BS03 Alesia III (52 BC)
Battle on the plain
This is the most basic of all the scenarios. The challenge here was how to give a smaller but more elite cavalry force an edge over a larger one. Command or leader advantage were options but they create a greater imbalance than I was wanting…..the battle raged all day and I’m guessing they were pretty evenly matched. The key here, I think, is that Caesar’s German cavalry were concentrated and organised and used focused force against a more numerous but less organised enemy. I’ve simulated this by giving the two armies the same Command and leadership but mixing cavalry and infantry in the Gallic line, making it harder to order them effectively, and massing the Roman Medium Cavalry together, putting the leaders on dual section hexes and giving them first move, which should give them an edge and model the historical battle better. I originally had the Gallic Medium Cavalry in the centre but found that it was easy for any first card play that ordered all the Roman Medium Cavalry, particularly Mounted Charge, to completely eliminate them. Putting all lights in the main line means the Gallic player has the option to evade and survive the first charge. As it stands the Roman Mediums can still attack the enemy Mediums on both flanks first turn but they’ll have to consider dividing their force, which could be very risky (more on Alesia Design Notes HERE).
After the escape of the Gallic cavalry, Caesar ordered the completion of the circumvallation and then the construction of a contravallation, a second line of similar fortifications fourteen miles long and facing outwards, in expectation of the arrival of a Gallic relieving force. Sure enough a huge relieving force of 250,000 did arrive under the command of Commius of the Atrebati, a former ally of Caesar. Between the twin circles of their fortifications, the Romans were now both besiegers and besieged. Commius arrayed his massive army outside the contravallation, with the infantry encamped on hills and the cavalry on the open plain, interspersed with archers and other light troops. Caesar sent his smaller cavalry force out to engage the mixed force on the plain and a ferocious day long battle ensued.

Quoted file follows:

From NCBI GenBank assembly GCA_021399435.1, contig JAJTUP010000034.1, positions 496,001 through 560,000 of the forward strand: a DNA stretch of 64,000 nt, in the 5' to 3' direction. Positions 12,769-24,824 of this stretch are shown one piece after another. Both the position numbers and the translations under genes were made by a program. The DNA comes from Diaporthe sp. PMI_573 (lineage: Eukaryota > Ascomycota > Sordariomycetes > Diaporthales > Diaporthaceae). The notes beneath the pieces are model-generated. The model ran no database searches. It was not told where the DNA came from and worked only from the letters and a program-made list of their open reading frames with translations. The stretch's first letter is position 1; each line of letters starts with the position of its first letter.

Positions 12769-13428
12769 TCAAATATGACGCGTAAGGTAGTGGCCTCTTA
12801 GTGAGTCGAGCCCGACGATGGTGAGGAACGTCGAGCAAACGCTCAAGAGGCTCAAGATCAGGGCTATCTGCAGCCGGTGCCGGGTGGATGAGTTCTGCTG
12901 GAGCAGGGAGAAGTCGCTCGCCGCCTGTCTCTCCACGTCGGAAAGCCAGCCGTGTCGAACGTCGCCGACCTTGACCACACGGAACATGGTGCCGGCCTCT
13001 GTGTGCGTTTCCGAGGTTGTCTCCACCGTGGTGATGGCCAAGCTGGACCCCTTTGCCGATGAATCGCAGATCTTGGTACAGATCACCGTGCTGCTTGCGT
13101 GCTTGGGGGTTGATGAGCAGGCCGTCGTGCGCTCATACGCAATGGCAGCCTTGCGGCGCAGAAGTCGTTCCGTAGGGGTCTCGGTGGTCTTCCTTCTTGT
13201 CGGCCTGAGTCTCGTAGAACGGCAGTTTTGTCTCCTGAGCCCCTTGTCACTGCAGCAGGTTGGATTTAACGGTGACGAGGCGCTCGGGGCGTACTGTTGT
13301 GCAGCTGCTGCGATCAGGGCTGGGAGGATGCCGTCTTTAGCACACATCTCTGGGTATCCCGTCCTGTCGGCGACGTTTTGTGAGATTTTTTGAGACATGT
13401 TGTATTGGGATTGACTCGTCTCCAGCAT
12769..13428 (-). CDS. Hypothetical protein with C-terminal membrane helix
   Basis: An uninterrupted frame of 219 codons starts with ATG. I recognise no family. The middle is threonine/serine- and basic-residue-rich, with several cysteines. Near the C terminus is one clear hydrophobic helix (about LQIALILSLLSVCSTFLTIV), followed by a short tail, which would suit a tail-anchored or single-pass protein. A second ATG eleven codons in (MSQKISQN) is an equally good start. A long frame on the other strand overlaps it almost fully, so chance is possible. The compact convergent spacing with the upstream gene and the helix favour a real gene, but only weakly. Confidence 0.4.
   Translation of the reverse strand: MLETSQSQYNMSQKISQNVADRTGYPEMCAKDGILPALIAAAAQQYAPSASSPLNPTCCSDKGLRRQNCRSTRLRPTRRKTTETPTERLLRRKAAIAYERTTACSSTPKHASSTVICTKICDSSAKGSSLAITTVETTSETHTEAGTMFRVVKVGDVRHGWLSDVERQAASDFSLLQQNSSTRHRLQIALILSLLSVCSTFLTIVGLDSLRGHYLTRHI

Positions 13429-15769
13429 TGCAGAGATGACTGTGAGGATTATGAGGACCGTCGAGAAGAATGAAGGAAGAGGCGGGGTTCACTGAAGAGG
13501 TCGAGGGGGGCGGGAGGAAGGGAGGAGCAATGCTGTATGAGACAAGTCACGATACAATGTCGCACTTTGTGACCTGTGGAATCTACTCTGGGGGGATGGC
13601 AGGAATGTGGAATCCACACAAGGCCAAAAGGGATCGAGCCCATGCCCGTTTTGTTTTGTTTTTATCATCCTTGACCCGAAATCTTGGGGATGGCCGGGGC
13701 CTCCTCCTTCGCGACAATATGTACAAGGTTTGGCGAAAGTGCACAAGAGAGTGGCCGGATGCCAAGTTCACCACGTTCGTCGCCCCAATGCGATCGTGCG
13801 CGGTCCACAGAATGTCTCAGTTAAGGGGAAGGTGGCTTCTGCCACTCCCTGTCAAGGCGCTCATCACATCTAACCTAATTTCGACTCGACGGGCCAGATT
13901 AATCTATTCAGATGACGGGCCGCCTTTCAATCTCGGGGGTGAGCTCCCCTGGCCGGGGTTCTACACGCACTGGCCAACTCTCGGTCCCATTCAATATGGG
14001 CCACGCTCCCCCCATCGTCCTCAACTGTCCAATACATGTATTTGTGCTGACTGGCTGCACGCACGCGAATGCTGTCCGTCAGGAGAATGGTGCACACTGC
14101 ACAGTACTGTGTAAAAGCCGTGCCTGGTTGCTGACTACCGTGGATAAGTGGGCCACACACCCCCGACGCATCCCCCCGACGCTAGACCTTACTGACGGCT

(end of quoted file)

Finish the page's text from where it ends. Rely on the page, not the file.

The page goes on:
“They had fought from midday till near sunset and the issue was still in doubt, when the German horse massed all their squadrons at one point, charged the Gauls, and hurled them back. When their cavalry broke and fled, the archers were surrounded and killed. The rest of our horsemen advanced from other points, pursued the fugitives right up to their camp, and gave them no chance of rallying.” – Caesar, Commentarii de Bello Gallico
The stage is set. The battle lines are drawn and you are in command. Can you change history?
Take 5 Command Cards
Take 5 Command Cards
[Use Carthaginian Light Cavalry blocks to complete the Gallic Light Cavalry roster]
CLICK HERE to Download Vassal .SAV files about Alesia scenario